Sunday, 28 April 2013

The Sagas of Ragnar Lodbrok

The Sagas of Ragnar LodbrokThe Sagas of Ragnar Lodbrok by Ben Waggoner
My rating: 4 of 5 stars

It’s not an easy read. The Sagas of Ragnar Lodbrok is patchwork of literary styles, genres, and stories. Add a lot of names and genealogies and a rather wordy translation, and you have a bit of work ahead of you.

But it’s worth it. The Sagas of Ragnar Lodbrok contains tree sagas, a list of Swedish kings, and a long poem, Krákumál. If you’re unaccustomed with the Old Icelandic literary style, you should start with the sagas: Read The Saga of Ragnar Lodbrok first, then The Tale of Ragnar’s Sons, and Sögubrot last. Taken together, the sagas give the heroic legends of Ragnar and his sons: Ivar the Boneless, Sigurd Snake-in-the-Eye, and the others.

The sagas tell the story of how Ragnar got his epithet “Lodbrok” (meaning hairy breeches), how Ragnar killed the snake and got his first wife Thora. They tell Aslaug’s story; how she came to Ragnar “neither clad nor unclad, neither sated nor hungy, not alone yet with one coming with her”. The sagas tell at length of Ragnar and his sons' heroic battles, their plundering and terror, of how Ivar the Boneless conquered Northumbria, of the shirt that made Ragnar invulnerable, and of how he nevertheless ended his life in King Ælle’s snake pit while he, as the snakes bite in on him, makes the poem Krákumál.

Aslaug meets Ragnar in the TV series Vikings
Aslaug meets Ragnar in the TV series Vikings
Aslaug, Ragnar’s wife, of course, is daughter of Sigurd the Dragon Slayer and Brynhild (told of in The Saga of the Volsungs), even if there are three or four centuries between Sigurd and Ragnar (or their quasi-historical models). But this is legend, or “lying sagas” as the Icelanders called them, and everything is possible. It is in these fornaldersagas (literally, tales of times past) that we find the roots of modern fantasy.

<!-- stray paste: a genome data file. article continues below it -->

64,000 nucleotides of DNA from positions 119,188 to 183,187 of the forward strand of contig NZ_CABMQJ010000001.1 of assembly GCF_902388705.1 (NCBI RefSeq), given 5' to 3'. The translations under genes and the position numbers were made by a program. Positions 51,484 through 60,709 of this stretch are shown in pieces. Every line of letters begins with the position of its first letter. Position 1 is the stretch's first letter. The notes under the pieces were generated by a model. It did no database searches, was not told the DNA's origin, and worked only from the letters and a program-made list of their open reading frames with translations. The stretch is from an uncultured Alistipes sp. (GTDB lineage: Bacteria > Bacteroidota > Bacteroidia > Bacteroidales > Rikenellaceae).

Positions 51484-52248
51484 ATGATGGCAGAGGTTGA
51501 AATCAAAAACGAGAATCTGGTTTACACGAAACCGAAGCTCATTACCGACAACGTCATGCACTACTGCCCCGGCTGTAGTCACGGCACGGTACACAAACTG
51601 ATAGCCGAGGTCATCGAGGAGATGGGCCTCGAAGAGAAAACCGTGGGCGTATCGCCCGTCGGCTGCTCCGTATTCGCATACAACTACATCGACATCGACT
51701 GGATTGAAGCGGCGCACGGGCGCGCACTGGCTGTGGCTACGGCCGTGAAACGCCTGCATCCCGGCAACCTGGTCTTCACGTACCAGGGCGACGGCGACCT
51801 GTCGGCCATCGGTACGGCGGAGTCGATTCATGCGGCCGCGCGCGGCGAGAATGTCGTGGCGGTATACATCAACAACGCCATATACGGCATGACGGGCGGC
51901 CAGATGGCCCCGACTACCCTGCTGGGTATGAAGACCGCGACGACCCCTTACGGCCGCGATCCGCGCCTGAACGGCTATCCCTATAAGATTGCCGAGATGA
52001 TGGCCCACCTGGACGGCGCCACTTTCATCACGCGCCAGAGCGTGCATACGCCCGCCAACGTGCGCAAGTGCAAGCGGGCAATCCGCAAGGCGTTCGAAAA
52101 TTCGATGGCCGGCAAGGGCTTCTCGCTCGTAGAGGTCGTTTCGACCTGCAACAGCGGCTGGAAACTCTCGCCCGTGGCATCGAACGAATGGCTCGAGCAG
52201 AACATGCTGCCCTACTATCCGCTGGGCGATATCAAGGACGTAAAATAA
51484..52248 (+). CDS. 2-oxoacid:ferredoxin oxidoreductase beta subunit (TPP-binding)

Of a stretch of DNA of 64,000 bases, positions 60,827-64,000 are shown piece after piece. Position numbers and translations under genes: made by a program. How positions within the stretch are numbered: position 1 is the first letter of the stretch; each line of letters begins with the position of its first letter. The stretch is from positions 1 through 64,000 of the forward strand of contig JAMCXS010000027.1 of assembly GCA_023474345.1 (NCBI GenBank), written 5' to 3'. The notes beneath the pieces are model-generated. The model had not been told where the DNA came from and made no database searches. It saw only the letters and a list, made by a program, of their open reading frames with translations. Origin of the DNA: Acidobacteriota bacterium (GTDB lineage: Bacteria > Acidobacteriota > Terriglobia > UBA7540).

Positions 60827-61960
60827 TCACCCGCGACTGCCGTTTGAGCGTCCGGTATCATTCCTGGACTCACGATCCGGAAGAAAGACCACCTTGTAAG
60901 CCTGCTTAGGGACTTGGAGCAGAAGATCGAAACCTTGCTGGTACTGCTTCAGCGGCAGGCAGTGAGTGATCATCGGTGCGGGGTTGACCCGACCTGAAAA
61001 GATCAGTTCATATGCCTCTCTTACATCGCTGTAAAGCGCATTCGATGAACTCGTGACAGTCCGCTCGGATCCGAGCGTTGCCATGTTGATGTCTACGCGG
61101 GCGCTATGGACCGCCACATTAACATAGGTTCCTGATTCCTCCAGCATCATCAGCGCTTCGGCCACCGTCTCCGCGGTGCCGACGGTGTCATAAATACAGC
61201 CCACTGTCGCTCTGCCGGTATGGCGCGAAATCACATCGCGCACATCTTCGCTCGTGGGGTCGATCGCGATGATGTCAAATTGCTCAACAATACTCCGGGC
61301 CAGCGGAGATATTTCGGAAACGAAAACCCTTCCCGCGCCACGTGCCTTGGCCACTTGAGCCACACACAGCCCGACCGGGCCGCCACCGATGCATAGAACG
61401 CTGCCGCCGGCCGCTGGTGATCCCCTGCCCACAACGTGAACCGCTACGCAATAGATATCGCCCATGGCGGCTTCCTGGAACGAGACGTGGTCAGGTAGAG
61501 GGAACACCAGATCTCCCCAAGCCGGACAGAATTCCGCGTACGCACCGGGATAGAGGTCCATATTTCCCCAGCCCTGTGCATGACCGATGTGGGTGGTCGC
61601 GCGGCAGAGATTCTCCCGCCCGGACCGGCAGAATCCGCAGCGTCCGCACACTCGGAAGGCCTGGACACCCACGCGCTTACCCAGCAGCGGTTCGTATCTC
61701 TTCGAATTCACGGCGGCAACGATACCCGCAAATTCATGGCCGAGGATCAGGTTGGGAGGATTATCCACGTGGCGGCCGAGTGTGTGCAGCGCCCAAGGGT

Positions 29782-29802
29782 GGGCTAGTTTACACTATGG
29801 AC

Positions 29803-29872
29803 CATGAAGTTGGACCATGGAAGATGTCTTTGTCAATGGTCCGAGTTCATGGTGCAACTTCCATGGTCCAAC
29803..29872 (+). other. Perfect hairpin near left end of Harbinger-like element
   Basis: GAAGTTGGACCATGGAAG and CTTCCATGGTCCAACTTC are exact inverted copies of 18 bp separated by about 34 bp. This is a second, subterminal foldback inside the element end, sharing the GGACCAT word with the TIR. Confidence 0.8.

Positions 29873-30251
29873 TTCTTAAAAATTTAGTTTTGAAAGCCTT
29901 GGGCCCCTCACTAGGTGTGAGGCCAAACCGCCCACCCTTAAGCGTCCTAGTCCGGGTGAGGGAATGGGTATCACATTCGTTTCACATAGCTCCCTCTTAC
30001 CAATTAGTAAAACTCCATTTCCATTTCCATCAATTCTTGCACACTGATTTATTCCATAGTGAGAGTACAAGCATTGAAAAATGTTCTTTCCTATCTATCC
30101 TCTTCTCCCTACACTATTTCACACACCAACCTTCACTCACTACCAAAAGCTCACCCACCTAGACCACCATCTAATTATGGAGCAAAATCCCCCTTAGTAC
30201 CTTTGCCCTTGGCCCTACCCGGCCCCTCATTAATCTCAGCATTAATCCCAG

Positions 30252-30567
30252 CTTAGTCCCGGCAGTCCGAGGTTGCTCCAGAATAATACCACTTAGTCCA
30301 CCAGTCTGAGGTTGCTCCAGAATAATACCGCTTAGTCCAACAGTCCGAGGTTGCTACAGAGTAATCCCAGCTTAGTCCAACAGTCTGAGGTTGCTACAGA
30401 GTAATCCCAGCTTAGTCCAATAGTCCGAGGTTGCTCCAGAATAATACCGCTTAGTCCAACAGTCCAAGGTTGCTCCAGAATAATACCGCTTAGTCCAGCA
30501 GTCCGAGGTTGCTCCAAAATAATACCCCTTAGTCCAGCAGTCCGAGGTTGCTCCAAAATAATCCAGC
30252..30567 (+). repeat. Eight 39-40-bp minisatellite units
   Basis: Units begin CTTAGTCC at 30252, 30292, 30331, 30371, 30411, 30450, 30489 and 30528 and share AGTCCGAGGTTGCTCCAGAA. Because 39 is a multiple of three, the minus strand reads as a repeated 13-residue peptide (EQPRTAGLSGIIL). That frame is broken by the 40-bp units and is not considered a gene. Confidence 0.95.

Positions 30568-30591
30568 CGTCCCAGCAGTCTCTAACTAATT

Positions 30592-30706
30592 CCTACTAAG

In the legendary sagas we meet dragons, enormous serpents, holy and powerful cows, talking birds and flying horses. Some people, the shape-shifters, have the ability to turn into animals or birds, and the berserkers turn into wolfs and raging bears. Here are giants, dwarfs, elves, spirits, and all kinds of magic; people who can foretell the future and visit the other worlds. In these sagas we meet Odin, the all-father, and Loki, the trickster, meddling and interfering with human fate, we meet soothsayers, seid-woman, shield-maidens, Valkyries and all kinds of rune magic and sorcery, charms, spell, cursed golden rings and magical swords. But first of all we meet human tragedy.

The legendary sagas tell stories of hate, vengeance, rivalry, murder of brothers, husband and children, incestuous relations, friendship, deceit, loyalty, and everlasting love. This is the world of J.R.R. Tolkien and the starting point of all Western fantasy. It is well worth a bit of hard work.

View all my reviews

Visit John Snow's Facebook page

No comments:

Post a Comment